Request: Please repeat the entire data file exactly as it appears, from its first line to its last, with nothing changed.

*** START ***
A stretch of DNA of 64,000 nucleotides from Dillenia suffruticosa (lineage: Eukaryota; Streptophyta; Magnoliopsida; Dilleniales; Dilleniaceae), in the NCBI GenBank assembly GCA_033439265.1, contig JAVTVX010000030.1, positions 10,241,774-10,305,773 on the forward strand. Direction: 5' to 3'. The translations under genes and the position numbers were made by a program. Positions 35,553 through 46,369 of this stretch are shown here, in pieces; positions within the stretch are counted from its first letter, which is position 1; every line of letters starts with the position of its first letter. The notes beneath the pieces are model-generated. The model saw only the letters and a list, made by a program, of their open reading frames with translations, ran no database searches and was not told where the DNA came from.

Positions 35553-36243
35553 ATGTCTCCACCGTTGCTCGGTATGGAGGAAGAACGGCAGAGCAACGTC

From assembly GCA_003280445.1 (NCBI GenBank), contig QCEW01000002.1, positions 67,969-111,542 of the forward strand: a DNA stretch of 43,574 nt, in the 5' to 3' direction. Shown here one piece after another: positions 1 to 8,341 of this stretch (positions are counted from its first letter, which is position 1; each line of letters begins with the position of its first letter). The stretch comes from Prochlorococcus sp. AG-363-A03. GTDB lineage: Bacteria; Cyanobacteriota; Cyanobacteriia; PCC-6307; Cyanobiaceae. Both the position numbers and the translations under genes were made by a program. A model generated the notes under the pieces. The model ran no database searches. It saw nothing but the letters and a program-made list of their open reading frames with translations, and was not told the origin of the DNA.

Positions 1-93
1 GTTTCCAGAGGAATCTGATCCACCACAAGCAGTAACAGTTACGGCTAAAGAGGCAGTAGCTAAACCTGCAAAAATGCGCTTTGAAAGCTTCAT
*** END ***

A stretch of DNA of 64,000 nucleotides from Dillenia suffruticosa (lineage: Eukaryota; Streptophyta; Magnoliopsida; Dilleniales; Dilleniaceae), in the NCBI GenBank assembly GCA_033439265.1, contig JAVTVX010000030.1, positions 10,241,774-10,305,773 on the forward strand. Direction: 5' to 3'. The translations under genes and the position numbers were made by a program. Positions 35,553 through 46,369 of this stretch are shown here, in pieces; positions within the stretch are counted from its first letter, which is position 1; every line of letters starts with the position of its first letter. The notes beneath the pieces are model-generated. The model saw only the letters and a list, made by a program, of their open reading frames with translations, ran no database searches and was not told where the DNA came from.

Positions 35553-36243
35553 ATGTCTCCACCGTTGCTCGGTATGGAGGAAGAACGGCAGAGCAACGTC

From assembly GCA_003280445.1 (NCBI GenBank), contig QCEW01000002.1, positions 67,969-111,542 of the forward strand: a DNA stretch of 43,574 nt, in the 5' to 3' direction. Shown here one piece after another: positions 1 to 8,341 of this stretch (positions are counted from its first letter, which is position 1; each line of letters begins with the position of its first letter). The stretch comes from Prochlorococcus sp. AG-363-A03. GTDB lineage: Bacteria; Cyanobacteriota; Cyanobacteriia; PCC-6307; Cyanobiaceae. Both the position numbers and the translations under genes were made by a program. A model generated the notes under the pieces. The model ran no database searches. It saw nothing but the letters and a program-made list of their open reading frames with translations, and was not told the origin of the DNA.

Positions 1-93
1 GTTTCCAGAGGAATCTGATCCACCACAAGCAGTAACAGTTACGGCTAAAGAGGCAGTAGCTAAACCTGCAAAAATGCGCTTTGAAAGCTTCAT